The original announcement on the Archive blog noted the following, “Working with librarians in Boston area [sic], led by Tom Blake of Boston Public Library, who gathered course reserves and reading lists from college and school libraries, we determined which of those books the Internet Archive had already digitized.” Theoretically, at least, there was some intent to curate what would be on offer, but a subsequent line in the Archive’s announcement indicates a realization that the size of the collection couldn’t scale to satisfy what Kahle calls “a global community of displaced learners”. An April 13 post on the Archive blog noted statistics from UNESCO, documenting how the pandemic was impacting the educational sector. 188 countries have closed down their schools nationwide and 91% of students worldwide have had their education disrupted. The Internet Archive saw this in terms of a global need and moved to serve any population whose circumstances had deprived them of local access. At the same time, while content providers and libraries continued working to ensure that access to needed resources was available, the Internet Archive was drawing attention to the problem that, for some market segments, the model does not meet the need. The previously referenced April 13 blog post also included messages of thanks from educators at the middle, high school and college levels. Required reading and research materials that those educators could not find or readily obtain through normal distribution channels were available in a timely fashion from the Internet Archive.
In a public health crisis, it’s easy to assume that existing practices will be set aside in favor of new societal conditions in order to meet an emerging need. For a more traditionally-understood information community, we understand that we’re operating within an imperfect, artificial construct with an intentionally limited view of technology and use. However, it is one that has been worked out in recent decades by publishers and librarians through adversarial as well as collaborative engagement. While many library patrons don’t fully grasp that reality, players in the existing ecosystem referenced by librarian Lynne Thomas do. The Internet Archive was trying to play stickball in Canarsie without acknowledging or abiding by Brooklyn rules.
As the AAP noted in a press release, dated March 23, content providers have stepped up in remarkable ways to serve the public during a difficult period. There are a variety of community efforts, including an effort by NISO, to aggregate information about how access to books, journals, datasets, and other content is being widened. We try to make that news more discoverable by those whose lives have been made more challenging (more frantic) by current circumstances. But the move by the Internet Archive surfaces a point that our community is frequently less likely to admit. The world is bigger than Canarsie.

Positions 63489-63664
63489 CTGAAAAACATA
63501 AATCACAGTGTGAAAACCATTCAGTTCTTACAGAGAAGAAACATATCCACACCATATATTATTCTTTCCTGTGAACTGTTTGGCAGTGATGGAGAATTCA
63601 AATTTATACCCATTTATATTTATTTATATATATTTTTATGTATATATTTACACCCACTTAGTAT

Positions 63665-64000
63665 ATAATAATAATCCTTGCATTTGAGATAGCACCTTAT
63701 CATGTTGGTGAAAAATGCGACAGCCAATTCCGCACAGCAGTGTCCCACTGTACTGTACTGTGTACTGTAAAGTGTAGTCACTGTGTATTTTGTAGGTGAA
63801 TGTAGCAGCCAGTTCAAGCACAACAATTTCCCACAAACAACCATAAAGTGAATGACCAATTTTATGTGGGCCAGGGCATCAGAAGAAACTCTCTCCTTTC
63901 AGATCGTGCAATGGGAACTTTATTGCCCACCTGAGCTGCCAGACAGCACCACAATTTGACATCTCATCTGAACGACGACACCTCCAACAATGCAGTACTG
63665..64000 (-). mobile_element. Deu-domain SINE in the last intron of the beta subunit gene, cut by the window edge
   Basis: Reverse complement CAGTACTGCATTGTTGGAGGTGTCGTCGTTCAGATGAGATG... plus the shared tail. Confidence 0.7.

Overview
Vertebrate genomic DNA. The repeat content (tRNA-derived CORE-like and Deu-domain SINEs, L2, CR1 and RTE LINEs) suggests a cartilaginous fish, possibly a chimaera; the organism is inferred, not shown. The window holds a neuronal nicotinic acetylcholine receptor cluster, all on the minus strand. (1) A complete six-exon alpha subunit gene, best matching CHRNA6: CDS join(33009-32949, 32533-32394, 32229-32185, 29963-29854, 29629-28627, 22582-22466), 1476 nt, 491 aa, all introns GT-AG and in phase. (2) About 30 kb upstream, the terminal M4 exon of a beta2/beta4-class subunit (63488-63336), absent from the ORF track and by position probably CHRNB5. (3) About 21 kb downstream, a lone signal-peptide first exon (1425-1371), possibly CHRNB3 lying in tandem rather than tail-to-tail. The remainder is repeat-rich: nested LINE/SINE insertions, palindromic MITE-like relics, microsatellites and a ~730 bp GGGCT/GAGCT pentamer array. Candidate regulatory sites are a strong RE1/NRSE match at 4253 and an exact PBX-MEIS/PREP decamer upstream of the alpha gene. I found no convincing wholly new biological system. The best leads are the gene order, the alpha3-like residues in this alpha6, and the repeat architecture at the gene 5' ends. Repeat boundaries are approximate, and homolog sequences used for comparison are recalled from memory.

Set aside for the moment worries about unanticipated legal precedents in copyright and the agony of renegotiating world treaties. One take-away from this global pandemic might be the humble recognition that there are existing needs in the marketplace that are not satisfactorily served by current access models.
Open access over the past 25-30 years was driven by frustration with business models in the wake of the serials crisis. And businesses are notoriously slow to innovate when risk to a seemingly stable financial model is involved. But the world today does not look the way it did in the '90's, when the members of the community were initially experimenting with digital journals in Project Tulip. This global health crisis is going to have long-term ramifications for higher education and research communities. To survive, the information community will have to be ready to adapt to shifts made in those communities. Access models need to serve fundamental business requirements, of course, but surely there is room for improvement. The question is whether it is time to work out better possibilities, better models for satisfying information needs in a marketplace ready for new efficiencies and approaches. How might we innovate more successfully to ensure that critical information resources are made accessible to all?